Beginning with “Remember” (UK #6), the Rollers’ popularity exploded, and they released a string of hits on the UK chart. Following in succession were “Shang-a-Lang” (UK #2), “Summerlove Sensation” (UK #3), and “All of Me Loves All of You” (UK #4).
By early 1975, they were one of the highest-selling acts in the UK. That year saw a successful UK tour (which prompted newspaper headlines about “Rollermania”), and a 20-week UK television series, Shang-a-Lang.
A cover of the Four Seasons’ “Bye, Bye, Baby” stayed at #1 in the UK for six weeks in the spring of 1975, selling nearly a million copies to become the biggest seller of the year, and the subsequent single “Give a Little Love” topped the charts that summer, their second #1 hit. Two full-length LPs were produced during this period: Once Upon a Star and Wouldn’t You Like It?. Faulkner and Wood undertook the majority of the songwriting duties.
As the group’s popularity swelled to superstardom in the UK, a concerted effort was made by Arista Records (the record company that evolved from Bell) to launch the Rollers in North America. New Arista head Clive Davis was instrumental in grooming and overseeing the project. His work paid off, as in late 1975, the Rollers reached #1 on the US Billboard Hot 100 with “Saturday Night”, the song that had missed the UK chart completely two years earlier. The Rollers gave the track their American debut via a satellite-link performance on Saturday Night Live with Howard Cosell. In Canada, it fared equally well, hitting #1 on the RPM national singles chart on 10 January 1976. The Bay City Rollers album (North American release only) hit #1 in the same chart on February 7.
A second North American hit came with “Money Honey”, written by Faulkner and Wood, which hit #9 in the US. In Canada, it fared better, following its predecessor to the top and giving them their second #1 in the RPM national singles chart on 13 March 1976. The North America/Japan release album Rock n’ Roll Love Letter jumped from #25 to the top position in a single week in Canada, deposing their own Bay City Rollers album at Number #1 on the national chart on 27 March 1976, but only managed to achieve the #31 spot on the U.S. Billboard chart.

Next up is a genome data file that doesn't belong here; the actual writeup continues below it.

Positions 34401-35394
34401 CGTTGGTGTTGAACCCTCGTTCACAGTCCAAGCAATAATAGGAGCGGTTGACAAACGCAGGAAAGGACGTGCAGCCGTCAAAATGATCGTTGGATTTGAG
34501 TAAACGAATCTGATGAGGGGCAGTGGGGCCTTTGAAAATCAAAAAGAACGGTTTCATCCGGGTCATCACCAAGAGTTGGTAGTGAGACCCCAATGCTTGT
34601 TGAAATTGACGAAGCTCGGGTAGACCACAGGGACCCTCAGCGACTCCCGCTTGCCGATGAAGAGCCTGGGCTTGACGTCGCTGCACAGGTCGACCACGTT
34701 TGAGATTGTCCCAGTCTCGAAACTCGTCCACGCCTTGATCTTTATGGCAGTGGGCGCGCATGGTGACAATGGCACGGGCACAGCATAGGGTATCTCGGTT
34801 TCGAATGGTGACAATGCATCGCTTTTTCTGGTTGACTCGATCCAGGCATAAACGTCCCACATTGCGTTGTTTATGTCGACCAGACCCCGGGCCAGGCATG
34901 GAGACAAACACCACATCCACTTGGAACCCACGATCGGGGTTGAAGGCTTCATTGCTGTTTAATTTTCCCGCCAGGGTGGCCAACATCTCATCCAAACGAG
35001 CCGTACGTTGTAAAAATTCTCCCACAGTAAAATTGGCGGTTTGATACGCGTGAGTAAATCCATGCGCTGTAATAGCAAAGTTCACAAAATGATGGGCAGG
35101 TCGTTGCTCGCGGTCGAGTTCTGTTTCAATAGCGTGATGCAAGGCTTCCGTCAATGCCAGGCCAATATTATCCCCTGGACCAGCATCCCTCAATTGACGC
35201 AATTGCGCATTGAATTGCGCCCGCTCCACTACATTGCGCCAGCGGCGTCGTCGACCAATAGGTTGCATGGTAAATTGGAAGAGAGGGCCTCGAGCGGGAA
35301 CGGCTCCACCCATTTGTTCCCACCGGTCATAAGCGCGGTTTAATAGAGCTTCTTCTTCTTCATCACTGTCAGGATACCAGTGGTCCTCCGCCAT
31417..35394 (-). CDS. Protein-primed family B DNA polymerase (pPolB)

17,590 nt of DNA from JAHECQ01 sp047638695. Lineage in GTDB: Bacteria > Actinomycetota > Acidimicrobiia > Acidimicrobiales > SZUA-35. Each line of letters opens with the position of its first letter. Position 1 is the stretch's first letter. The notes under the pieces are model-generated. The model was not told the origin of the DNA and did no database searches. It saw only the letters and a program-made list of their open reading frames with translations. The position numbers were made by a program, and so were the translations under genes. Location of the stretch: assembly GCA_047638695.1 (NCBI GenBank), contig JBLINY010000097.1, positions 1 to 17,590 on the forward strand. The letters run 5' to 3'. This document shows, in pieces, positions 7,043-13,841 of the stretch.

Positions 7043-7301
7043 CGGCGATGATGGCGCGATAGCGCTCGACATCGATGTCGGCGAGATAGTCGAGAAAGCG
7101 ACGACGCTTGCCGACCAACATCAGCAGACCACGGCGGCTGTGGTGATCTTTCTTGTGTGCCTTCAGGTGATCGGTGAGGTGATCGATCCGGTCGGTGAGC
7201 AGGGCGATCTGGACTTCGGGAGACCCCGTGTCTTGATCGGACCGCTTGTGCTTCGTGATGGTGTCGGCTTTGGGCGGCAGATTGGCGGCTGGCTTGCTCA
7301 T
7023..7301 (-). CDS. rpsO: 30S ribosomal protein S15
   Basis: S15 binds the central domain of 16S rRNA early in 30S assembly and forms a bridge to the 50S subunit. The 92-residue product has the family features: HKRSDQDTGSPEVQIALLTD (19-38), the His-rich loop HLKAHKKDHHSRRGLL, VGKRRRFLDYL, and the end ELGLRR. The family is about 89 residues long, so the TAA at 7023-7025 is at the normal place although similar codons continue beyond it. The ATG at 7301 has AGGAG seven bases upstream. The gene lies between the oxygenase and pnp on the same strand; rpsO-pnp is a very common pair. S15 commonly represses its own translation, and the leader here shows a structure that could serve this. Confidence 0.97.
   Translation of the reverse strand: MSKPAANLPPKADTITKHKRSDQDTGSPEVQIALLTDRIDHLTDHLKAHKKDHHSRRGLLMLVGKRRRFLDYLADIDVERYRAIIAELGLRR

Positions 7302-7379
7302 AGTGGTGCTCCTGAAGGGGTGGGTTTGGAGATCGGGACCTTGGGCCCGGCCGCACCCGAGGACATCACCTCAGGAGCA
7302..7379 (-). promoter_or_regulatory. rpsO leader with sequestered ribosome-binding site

By early 1976, the strain of success (and the discomfort of being a man in his late 20s in a teen band) had taken its toll on bassist Alan Longmuir, who decided to leave the group. He was replaced for seven months by 17-year-old Ian Mitchell – the first band member born outside Edinburgh, Scotland. (He was from Northern Ireland. With Mitchell, the group released an album titled Dedication, and hit the charts with a cover version of the Dusty Springfield song “I Only Want to Be with You”, which reached US #12, as well as “Yesterday’s Hero” (featuring live material from a 1976 personal appearance in Toronto’s Nathan Phillips Square), and “Dedication”.